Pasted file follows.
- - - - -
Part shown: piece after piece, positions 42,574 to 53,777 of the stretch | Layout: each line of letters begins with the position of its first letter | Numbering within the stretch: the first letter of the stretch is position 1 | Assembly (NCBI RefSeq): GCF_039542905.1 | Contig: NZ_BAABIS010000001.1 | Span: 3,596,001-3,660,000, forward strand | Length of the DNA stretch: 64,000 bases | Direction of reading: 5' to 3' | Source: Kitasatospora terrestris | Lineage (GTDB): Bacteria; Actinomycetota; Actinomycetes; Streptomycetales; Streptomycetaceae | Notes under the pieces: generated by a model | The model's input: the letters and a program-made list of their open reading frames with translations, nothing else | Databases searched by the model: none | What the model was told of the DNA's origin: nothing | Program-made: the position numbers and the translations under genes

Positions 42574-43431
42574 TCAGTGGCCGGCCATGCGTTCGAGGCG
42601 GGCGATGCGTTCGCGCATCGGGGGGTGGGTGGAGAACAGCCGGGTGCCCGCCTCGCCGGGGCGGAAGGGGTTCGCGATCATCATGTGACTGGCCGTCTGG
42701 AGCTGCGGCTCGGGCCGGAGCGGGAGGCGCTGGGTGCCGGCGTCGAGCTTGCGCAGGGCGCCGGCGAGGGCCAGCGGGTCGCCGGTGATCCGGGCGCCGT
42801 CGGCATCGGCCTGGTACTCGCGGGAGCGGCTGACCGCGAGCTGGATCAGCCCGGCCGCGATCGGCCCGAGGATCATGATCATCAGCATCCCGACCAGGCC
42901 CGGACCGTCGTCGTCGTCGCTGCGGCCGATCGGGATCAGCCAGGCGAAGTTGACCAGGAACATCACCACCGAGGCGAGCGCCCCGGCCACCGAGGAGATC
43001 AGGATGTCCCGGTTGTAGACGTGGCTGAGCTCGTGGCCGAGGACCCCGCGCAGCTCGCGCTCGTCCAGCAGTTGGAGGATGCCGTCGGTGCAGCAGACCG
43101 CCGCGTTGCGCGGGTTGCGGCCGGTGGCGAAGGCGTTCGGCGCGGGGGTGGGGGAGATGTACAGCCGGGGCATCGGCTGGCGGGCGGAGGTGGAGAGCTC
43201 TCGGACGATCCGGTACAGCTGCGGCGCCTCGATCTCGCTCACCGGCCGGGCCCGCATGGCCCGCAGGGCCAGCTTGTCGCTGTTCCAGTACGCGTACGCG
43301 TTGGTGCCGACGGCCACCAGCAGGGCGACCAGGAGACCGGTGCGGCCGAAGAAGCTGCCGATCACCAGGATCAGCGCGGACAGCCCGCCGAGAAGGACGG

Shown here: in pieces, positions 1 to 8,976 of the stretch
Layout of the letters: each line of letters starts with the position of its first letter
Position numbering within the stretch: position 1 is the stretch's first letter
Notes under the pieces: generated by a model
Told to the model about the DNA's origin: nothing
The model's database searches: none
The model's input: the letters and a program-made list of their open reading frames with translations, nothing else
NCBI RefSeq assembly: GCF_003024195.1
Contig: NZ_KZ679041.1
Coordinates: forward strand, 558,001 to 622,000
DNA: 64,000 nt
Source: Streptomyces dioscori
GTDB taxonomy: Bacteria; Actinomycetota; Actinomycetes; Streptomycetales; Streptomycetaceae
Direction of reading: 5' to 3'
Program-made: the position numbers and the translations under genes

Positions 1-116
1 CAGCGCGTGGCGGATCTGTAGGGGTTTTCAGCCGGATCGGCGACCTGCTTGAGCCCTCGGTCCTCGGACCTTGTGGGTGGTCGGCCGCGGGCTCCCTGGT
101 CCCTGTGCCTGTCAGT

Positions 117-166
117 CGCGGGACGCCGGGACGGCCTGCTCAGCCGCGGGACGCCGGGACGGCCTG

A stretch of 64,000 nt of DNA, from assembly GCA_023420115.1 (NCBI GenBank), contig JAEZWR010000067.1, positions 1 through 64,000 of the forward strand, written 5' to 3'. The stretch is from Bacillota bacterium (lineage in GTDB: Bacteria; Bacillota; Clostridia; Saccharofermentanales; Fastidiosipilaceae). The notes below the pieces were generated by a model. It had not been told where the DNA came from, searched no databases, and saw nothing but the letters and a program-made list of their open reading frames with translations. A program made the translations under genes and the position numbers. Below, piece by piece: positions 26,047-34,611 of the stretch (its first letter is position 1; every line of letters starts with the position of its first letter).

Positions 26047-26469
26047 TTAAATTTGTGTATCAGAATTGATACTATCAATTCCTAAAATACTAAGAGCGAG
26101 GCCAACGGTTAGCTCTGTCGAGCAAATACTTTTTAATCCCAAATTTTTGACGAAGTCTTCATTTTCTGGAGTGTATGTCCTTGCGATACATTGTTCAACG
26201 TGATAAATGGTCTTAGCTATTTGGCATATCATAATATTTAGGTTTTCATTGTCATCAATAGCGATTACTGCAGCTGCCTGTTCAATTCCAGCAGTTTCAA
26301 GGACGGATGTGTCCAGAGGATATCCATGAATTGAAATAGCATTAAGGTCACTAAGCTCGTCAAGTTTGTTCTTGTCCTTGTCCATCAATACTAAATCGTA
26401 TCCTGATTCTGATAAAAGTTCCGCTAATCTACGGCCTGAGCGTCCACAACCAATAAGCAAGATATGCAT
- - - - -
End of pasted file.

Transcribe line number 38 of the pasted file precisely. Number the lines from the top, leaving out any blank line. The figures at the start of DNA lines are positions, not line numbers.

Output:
26401 TCCTGATTCTGATAAAAGTTCCGCTAATCTACGGCCTGAGCGTCCACAACCAATAAGCAAGATATGCAT